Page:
'Obsessive' stalker pitched tent in garden of his victim's home in Leeds as he subjected her to years of trauma
A stalker who pitched a tent in his victim's garden as he traumatised her for more than two years has been sent to prison.
Robert Biddle was locked up for 30 months after a court heard how the woman suffered psychological injuries over his obsession for her.
Biddle turned up at the woman's home in Kippax so often that she was afraid to get out of bed.
A judge who sentenced the 49-year-old at Leeds Crown Court said: "The psychological affect on her has been significant.
"She was worried about what you would ultimately do."
Robert Stevenson, prosecuting, said Biddle first met the woman when they began chatting in a pub in 2009.
Biddle was invited back to her home where they continued drinking before he left.
She returned home to find him sitting at her kitchen table making a cup of tea.
The victim was terrified as she did not recognise Biddle from their meeting nine years previously.
She sent a text message to her mother asking her to contact the police.
Officers went to the property and removed him from the house.
The prosecutor said Biddle then began stalking the woman from September 2018.
He would turn up uninvited and bang on her door.
Mr Stevenson said: "She would ignore him. Sometimes she would shout at him.
"It happened two to three times per week.
"Things got so bad that she would not get out of bed.
"She would freeze or hide in the house so he couldn't see her through the window."
Mr Stevenson said the woman did not initially report Biddle because she was going through family court proceedings in relation to her child and did not want police coming to her home.
Biddle continued to stalk the woman throughout 2019.
He then began turning up at her home with cigarettes on regular occasions
The prosecutor said: "On other occasions he would turn up saying he had bought her dog a bone or that he had bought her a new dishcloth."
The defendant's visits to her home increased to four times a week.
Biddle would ask to be allowed into her home for a shower or a drink of water and would walk into the house if the door was unlocked.
The victim would find him cleaning his bicycle in her garden.
Biddle would also bang on the door late at night and wake up the victim's daughter.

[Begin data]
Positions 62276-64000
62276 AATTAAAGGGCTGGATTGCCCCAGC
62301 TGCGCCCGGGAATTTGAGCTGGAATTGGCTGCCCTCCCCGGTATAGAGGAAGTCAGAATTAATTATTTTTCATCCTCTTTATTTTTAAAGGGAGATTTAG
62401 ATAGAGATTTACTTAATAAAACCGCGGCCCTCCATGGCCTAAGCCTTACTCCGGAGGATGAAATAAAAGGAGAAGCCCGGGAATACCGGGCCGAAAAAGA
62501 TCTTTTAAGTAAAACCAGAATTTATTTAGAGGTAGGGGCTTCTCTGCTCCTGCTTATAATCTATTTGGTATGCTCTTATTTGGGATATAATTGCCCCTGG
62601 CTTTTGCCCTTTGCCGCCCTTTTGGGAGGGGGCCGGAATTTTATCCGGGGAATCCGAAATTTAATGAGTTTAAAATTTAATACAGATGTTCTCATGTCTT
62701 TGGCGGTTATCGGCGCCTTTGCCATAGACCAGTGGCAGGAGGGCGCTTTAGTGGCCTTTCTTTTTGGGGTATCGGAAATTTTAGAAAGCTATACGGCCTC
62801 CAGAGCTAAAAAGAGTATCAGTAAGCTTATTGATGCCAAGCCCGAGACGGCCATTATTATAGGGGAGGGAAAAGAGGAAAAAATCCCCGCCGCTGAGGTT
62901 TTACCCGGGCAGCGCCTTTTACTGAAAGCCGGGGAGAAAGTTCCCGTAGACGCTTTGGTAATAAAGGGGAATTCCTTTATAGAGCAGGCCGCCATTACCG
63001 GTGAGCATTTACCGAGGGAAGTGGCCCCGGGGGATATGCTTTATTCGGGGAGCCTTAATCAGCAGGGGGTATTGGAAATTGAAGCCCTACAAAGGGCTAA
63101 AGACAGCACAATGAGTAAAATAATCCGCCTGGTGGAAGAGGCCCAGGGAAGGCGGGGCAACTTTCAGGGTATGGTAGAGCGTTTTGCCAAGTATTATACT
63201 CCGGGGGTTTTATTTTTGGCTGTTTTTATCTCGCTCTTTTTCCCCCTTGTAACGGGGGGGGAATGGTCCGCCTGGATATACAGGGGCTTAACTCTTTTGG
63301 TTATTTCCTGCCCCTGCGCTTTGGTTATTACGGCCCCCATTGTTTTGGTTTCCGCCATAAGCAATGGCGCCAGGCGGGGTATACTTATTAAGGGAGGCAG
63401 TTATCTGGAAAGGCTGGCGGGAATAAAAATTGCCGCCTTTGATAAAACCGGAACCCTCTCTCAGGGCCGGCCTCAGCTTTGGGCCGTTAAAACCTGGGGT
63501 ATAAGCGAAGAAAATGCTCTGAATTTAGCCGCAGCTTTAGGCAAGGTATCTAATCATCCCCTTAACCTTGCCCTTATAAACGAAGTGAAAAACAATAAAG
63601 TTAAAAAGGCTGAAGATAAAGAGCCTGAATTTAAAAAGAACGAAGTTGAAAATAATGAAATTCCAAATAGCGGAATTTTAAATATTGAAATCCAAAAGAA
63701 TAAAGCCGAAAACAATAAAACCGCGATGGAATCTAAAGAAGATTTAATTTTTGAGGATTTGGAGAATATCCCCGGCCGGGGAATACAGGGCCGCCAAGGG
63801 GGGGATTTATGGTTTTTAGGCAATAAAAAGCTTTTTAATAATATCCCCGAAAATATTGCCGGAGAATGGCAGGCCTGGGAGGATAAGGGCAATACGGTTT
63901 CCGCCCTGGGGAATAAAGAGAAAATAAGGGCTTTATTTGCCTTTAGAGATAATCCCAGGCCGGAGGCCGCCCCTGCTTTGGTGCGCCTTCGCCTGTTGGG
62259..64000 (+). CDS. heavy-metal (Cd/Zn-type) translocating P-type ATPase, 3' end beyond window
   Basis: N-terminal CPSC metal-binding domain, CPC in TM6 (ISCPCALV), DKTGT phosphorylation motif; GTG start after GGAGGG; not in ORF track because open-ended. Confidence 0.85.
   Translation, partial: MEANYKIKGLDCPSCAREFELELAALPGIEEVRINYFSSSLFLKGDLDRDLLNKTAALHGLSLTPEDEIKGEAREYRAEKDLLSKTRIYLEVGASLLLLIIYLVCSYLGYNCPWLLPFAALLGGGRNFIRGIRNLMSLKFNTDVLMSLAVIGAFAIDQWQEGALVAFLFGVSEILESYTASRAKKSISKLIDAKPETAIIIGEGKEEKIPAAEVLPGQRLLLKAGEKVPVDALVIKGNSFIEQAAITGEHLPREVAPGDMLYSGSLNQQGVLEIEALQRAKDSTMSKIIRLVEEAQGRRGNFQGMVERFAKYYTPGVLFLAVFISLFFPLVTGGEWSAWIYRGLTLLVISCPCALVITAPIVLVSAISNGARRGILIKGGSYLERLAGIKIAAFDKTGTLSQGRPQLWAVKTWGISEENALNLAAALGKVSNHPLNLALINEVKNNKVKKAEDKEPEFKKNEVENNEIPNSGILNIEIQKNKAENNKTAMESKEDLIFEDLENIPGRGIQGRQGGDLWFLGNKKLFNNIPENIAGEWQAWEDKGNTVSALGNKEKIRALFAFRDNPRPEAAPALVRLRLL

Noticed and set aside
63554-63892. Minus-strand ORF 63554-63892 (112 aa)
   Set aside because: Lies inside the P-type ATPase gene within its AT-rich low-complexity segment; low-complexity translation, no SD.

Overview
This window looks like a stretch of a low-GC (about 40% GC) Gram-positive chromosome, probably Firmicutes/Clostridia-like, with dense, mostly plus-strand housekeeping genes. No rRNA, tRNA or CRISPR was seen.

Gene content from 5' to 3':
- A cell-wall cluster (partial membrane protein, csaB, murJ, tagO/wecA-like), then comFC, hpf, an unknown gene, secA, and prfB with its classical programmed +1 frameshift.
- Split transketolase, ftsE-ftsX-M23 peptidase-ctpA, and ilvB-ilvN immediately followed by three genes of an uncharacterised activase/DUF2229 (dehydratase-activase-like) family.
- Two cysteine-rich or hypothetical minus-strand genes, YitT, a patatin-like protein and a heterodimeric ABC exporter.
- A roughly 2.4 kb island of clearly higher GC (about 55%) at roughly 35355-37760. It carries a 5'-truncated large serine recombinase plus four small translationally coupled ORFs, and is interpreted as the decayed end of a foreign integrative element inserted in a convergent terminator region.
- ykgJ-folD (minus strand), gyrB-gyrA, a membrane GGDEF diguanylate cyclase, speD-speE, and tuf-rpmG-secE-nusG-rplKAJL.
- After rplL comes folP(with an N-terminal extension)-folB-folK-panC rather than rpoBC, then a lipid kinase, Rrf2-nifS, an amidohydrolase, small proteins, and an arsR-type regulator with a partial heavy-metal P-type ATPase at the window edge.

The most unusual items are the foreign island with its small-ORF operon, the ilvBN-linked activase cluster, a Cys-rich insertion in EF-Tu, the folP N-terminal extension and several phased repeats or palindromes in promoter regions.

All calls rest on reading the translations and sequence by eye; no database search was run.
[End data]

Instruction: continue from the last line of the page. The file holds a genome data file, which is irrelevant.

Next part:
The court heard Biddle sent Facebook messages to the woman.
Mr Stevenson said: "He started telling her how much he loved her and wanted to be her man."
He tried to hug her and she had to punch him to get him away from her.
On September 4 last year Biddle sent her a text message saying he had pitched a tent in her garden and had spent the night in it.
She looked out of her property to see the tent in the garden.
The woman told Biddle not to speak to her and closed the door.
Mr Stevenson said: "She decided that she had had far too much of this behaviour and that's when she decided to report things to the police."
Biddle was arrested but denied any wrongdoing.
He was released on bail with conditions not to contact her but turned up at her home on January 25 this year.
The woman ran to a neighbour's house for help.
Police were informed and Biddle was remanded in custody.
He pleaded not guilty to an offence of stalking, causing serious alarm or distress.
Biddle was found guilty after a trial before magistrates.
The victim provided a statement to the court describing her suffering as a result of the offending.
Mr Stevenson said: "She has felt extremely stressed and anxious.
"It has affected her day to day life.
"There were days when she could not get out of bed through fear.
"She struggled to sleep, suffered from nightmares and would wake up screaming.
"She was also scared for her daughter's welfare."
Biddle, of High Street, Castleford, has previous convictions for drug offences and violence.
Robin Frieze, mitigating, said Biddle had never used or threatened violence towards the victim.
Mr Frieze said Biddle was struggling to cope in custody and knows that if he ever contacts the woman in the future he will be going to jail for a long time.
Sentencing, Judge Neil Clark said: "Your behaviour became so intrusive that she was afraid to get out of bed.
"That she was so afraid is understandable, given you were so obsessive.
"I am afraid this behaviour was so persistent and had such a detrimental impact on the complainant that only an immediate custodial sentence can be justified."